FDA Finally Approved An Alzheimer’s Drug… But Everything Surrounding It Is Controversial

FDA Finally Approved An Alzheimer’s Drug… But Everything Surrounding It Is Controversial

Authored by Kelly Song via The Epoch Times (emphasis ours),

Aduhelm is the brand name under which the Alzheimer’s drug Aducanumab is marketed. It is developed by the U.S. company Biogen. The drug is to be administered as an intra-venous infusion every four weeks.

A vial and packaging for the drug Aduhelm is shown on June 7, 2021. (Biogen via AP)

The Food and Drug Administration (FDA) approved Aducanumab in June 2021, making it the first Alzheimer’s disease medication approved by the FDA since 2003. It is also the first ever approved Alzheimer’s drug targeting the presence of amyloid beta (a type of protein) plaques in the brain.

However, almost everything about this drug is controversial, from the theory on which the drug is developed, to its clinical trials data, to the FDA approval itself. This article aims to distill the complicated information down to a few points, which might help patients make more informed decisions.

Key Dates Surrounding the FDA Approval of Aducanumab

July 2020: Biogen completes submission of aducanumab data (from previously discontinued clinical trials) to FDA.

November 2020: FDA external advisory committee rejects aducanumab because the data failed to prove the drug’s efficacy in reducing cognitive decline in Alzheimer’s patients.

June 2021: FDA grants accelerated approval for aducanumab for patients of all stages of Alzheimer’s disease, on the condition that Biogen conducts post-approval trials (phase 4 trials) to verify the efficacy of the drug.

Biogen’s Troubled Clinical Trials

Biogen started two practically identical phase 3 clinical trials in August 2015 to evaluate the safety and efficacy of different aducanumab doses in patients with early stage Alzheimer’s disease.

But in March 2019, Biogen terminated the trials after an interim futility analysis, run by an independent data-monitoring committee, predicted that the trials were unlikely to meet their primary outcomes.

Only seven months later, in a surprise press release, Biogen revoked its earlier decision citing that a new analysis with another three months of data produced positive results. The company stated, “The positive results of this new analysis were driven primarily by greater exposure to high dose aducanumab in the larger dataset as compared to data available at the time of the futility analysis.” In the same press release, Biogen announced its plan to apply for FDA approval, “based on discussions with the FDA, the Company plans to submit a Biologics License Application in early 2020.”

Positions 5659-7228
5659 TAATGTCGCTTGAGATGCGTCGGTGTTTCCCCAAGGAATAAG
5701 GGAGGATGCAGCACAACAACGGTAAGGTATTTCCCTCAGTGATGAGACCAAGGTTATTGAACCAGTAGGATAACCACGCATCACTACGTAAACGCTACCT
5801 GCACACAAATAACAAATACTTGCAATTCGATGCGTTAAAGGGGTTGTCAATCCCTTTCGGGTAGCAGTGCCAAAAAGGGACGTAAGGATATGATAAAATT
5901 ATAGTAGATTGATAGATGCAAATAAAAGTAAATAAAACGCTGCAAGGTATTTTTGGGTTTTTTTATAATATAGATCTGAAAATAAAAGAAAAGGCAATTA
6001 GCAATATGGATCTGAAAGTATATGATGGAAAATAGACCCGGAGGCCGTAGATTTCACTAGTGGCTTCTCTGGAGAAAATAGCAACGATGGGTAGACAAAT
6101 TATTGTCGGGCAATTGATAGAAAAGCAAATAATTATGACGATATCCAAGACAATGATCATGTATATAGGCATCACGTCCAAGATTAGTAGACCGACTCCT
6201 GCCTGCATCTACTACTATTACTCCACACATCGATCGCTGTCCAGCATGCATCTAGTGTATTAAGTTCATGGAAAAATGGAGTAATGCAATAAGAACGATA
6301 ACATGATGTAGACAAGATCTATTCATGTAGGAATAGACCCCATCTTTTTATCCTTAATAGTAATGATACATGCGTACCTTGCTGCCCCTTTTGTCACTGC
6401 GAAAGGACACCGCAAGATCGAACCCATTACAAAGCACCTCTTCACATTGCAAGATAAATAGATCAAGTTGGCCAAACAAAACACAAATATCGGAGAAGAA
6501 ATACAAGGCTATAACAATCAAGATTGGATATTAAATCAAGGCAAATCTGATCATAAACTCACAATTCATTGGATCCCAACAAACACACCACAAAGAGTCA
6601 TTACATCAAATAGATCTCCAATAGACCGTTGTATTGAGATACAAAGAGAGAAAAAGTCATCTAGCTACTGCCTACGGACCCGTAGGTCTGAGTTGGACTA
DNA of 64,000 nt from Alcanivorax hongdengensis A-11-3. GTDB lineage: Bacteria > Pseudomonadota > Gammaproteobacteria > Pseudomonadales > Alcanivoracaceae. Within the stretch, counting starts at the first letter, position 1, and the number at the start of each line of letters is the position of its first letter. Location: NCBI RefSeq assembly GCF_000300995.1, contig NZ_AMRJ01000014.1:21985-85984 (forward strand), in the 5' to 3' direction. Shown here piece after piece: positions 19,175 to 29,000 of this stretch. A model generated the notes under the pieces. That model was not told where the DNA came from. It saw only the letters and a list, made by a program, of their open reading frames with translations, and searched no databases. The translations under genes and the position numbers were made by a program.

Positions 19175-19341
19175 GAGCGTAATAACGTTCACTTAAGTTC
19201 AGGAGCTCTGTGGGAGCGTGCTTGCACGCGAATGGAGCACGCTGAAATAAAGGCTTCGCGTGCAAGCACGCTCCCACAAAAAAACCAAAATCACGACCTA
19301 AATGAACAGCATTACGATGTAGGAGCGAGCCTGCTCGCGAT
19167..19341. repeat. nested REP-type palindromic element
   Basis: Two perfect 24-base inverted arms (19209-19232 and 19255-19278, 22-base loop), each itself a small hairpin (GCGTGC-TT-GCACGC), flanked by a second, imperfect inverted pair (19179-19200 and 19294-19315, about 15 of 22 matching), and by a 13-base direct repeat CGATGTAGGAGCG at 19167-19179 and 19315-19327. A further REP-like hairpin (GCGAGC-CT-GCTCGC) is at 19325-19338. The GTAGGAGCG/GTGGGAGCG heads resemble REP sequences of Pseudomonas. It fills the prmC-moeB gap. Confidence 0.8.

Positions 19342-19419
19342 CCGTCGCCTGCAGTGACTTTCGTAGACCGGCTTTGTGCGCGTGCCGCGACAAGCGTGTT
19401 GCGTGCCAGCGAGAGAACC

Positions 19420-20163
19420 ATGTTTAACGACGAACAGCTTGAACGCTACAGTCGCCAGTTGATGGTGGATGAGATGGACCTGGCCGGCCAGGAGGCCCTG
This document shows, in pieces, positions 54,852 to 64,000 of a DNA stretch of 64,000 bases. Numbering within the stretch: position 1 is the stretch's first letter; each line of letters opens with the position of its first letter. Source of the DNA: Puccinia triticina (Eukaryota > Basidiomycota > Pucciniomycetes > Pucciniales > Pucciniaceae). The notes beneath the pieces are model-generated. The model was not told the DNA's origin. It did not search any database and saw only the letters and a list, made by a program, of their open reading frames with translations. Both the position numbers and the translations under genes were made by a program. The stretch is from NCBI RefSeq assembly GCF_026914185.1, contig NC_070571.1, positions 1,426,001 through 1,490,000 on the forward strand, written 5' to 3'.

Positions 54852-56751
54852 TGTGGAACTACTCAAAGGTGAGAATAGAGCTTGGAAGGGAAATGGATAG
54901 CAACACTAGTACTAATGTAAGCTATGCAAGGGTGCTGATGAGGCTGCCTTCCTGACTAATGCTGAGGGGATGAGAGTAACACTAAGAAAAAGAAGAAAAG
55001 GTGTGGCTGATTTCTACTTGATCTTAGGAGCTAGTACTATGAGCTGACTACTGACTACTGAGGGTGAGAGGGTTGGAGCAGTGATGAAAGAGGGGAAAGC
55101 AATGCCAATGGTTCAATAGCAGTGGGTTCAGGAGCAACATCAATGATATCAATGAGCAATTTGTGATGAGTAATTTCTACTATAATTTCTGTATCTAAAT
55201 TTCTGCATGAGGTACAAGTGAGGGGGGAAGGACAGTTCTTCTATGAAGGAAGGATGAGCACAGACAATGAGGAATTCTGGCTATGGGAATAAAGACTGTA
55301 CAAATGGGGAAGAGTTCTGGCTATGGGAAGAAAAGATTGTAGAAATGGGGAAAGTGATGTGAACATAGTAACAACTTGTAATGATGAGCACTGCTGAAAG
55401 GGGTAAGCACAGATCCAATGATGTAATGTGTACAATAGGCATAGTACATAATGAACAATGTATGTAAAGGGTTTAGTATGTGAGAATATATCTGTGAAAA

FDA Granted Approval Despite Experts’ Disapproval

It is routine operation for FDA to invite subject matter experts, who are “outside the government with minimal conflicts of interest” to form external advisory committees and give non-binding recommendations for FDA’s consideration. In November 2020, the Peripheral and Central Nervous System Drugs Advisory Committee voted almost unanimously against the approval of Aducanumab. Out of the 11 members in the committee, 10 voted against the approval and one was uncertain.

Seven months later in June 2021, FDA granted accelerated approval to aducanumab as a treatment for patients of all stages of Alzheimer’s disease. According to FDA, accelerated approval “allows drugs for serious conditions that filled an unmet medical need to be approved based on a surrogate endpoint.” The “surrogate endpoint” for aducanumab was the reduction in the amyloid-beta plaques.

Dr. Patrizia Cavazzoni, Director of FDA Center for Drug Evaluation and Research, wrote in a post-approval statement that the clinical trials data show a reduction in the amyloid-beta plaques, which “is expected to lead to a reduction in the clinical decline of this devastating form of dementia.” Cavazzoni also acknowledged that “the data included in the applicant’s submission were highly complex and left residual uncertainties regarding clinical benefit.”

In other words, although Biogen’s clinical trials data failed to prove the drug can slow down cognitive decline in patients, it did show the reduction of amyloid-beta plaque. The FDA awarded speedy approval to the drug based on the assumption that reduction of amyloid-beta plaque “is expected to lead to” a slowdown in cognitive decline in Alzheimer’s patients.

Along with the approval, FDA gave Biogen another opportunity to prove the assumption is true via post-approval trials (phase 4 trials), which is due by February 2030. That is to say, Aduhelm will have been on the market for nine years before proof of its efficacy is required. If the drug maker fails to show the clinical benefit nine years after the accelerated approval, FDA might remove the drug from the market.